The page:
The Phase II trial will give a statistically significant result if it shows a 40% improvement in HPV clearance rate relative to placebo. It is expected from the natural history of HPV 16 and 18 infections that up to 50% should clear naturally, Exhibit 3. If the placebo clearance rate is 50% and the GTL001 clearance rate is 70% or more, the endpoint is met. If the placebo rate is significantly over 50%, thought by management to be unlikely, the trial might be underpowered.13 The Phase I met this endpoint at 17 months, but only by combining the open-label and double-blinded data sets. An upper Phase II probability of reaching the market of 45% has been used for valuation purposes.

Genticel document de référence 2014. Table section 6.8.5.2.

Forecasting the GTL001 market

Genticel’s investment case is that all HPV 16 and 18 infected women either with no cytology or ASCUS/LSIL are eligible for treatment. A positive HPV DNA test leads to automatic GTL001 vaccination plus a referral to colposcopy to check for HSIL. The number of infections detected each year is governed by the rate of vaccination (active and prophylactic) and the screening frequency.

We make an assumption that a lower use rate occurs in younger age cohorts. This is because there is a high natural clearance rate and because a 40% relative increase in clearance carries a high quality of life year cost in low risk, younger age cohorts. However, use in women over 35 is assumed to be higher since persistent infection carries a higher HSIL+ risk.

Exhibits 11 and 12 show the model output calculations for leading European countries14 and the US for the third year after launch, probably 2024-25 as an example. Linked yearly models have been built for each year until 2032. Exhibit 13 describes the model structure.

In Europe, only the largest counties (France, Italy, Germany, UK and Spain) are included plus Belgium, Ireland, the Nordic area and Switzerland. Other countries are still developing their screening capabilities and may not have budgets for earlier-stage vaccination unless prices are cut.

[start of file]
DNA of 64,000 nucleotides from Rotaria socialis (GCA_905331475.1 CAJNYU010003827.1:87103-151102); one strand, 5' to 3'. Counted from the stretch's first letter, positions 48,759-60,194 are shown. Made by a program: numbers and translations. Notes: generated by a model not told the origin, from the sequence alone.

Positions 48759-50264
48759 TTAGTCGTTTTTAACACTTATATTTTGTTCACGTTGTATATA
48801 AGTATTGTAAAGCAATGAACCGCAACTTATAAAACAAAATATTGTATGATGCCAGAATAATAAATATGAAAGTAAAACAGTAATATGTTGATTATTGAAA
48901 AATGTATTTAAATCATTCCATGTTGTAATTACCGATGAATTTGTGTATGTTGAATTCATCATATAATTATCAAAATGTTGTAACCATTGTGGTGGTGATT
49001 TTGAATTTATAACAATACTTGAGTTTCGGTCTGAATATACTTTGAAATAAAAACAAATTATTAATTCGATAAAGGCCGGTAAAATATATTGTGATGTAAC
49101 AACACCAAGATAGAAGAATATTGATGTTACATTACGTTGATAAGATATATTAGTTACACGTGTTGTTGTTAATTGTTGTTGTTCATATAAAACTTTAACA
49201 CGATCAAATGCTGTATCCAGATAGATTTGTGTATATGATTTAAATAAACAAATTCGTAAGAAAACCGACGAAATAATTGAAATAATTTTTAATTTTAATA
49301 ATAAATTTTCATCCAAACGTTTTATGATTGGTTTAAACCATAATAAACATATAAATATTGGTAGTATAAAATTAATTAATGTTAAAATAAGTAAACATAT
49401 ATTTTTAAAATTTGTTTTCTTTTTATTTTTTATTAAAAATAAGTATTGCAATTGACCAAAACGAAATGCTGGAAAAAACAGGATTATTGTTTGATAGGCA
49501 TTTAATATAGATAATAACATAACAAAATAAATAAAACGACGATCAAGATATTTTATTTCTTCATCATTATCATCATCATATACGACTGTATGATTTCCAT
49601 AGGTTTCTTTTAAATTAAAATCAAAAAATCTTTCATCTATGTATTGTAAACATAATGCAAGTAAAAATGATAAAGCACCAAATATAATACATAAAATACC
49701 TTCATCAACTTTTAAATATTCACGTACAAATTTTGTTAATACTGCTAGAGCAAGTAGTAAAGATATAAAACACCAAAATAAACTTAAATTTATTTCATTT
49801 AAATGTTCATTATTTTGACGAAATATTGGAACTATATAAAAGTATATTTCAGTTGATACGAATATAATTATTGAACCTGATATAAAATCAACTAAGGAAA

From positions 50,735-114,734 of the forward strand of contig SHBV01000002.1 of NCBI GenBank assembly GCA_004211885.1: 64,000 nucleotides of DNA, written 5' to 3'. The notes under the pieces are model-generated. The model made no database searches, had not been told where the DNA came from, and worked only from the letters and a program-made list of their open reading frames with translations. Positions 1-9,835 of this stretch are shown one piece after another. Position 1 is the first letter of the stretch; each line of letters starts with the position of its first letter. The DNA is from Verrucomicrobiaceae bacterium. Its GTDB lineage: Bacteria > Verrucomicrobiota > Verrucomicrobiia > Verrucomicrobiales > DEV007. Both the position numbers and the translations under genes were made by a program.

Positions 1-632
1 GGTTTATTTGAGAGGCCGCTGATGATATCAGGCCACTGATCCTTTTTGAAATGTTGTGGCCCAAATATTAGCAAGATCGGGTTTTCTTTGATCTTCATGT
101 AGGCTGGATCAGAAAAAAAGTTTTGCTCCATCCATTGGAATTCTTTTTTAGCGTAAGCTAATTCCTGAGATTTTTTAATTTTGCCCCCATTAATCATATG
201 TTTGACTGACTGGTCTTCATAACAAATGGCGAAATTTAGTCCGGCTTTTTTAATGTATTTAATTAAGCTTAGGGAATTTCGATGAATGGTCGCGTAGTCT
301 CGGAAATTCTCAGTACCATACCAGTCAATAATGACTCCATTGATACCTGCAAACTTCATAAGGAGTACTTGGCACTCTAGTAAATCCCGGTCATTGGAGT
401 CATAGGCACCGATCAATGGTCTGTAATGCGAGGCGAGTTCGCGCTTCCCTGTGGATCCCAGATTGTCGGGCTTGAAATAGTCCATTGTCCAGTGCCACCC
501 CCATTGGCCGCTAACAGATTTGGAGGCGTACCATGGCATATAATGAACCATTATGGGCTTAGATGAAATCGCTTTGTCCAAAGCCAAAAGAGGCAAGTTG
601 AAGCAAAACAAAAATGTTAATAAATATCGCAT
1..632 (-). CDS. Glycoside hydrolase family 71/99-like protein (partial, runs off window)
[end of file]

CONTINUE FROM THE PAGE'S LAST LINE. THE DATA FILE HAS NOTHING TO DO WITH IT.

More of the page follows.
Longer-term projections for Europe and then US are shown in Exhibits 14 and 15. Because of a high rate of treatment, assumed direct HPV detection and a shorter screening interval, the US market peaks and then falls. In Europe, the lower frequency of testing masks the same effect.

Exhibit 11: European market model launch +3 years (possibly 2024)

Age Cohort

25-29

30-34

35-39

40-49

50-64

Totals

Prophylactic vaccination rate

21%

Percentage of normal treated

45%

Cases

Normal cytology

570,588

265,843

149,660

62,550

197,000

1,245,642

ASCUS/LSIL

143,942

124,807

121,645

65,930

58,641

514,964

Normal

Percentage treated

30%

30%

45%

45%

45%

Sales normal

21,825

10,767

9,092

3,589

6,383

51,655

ASCUS/LSIL

Share

36%

36%

54%

54%

54%

Sales units

16,313

14,977

21,896

11,208

5,630

70,024

Total sales units

38,138

25,743

30,988

14,797

12,012

121,679

Source: Edison Investment Research

Exhibit 12: US market model launch + three years (possibly 2024)

25-29

30-34

35-39

40-49

50-64

Totals

Prophylatic vaccination rate

21%

Percentage of normal treated

80%

Cases

Normal cytology

536,632

210,775

117,656

42,336

124,012

1,031,410

ASCUS/LSIL

139,807

93,024

89,631

44,568

41,846

408,875

Normal

Percentage treated

30%

30%

45%

45%

45%

Sales normal

55,380

21,752

18,213

6,401

13,572

115,319

ASCUS/LSIL

Share

36%

36%

54%

54%

54%

Sales units

21,642

14,400

20,812

10,108

6,869

73,832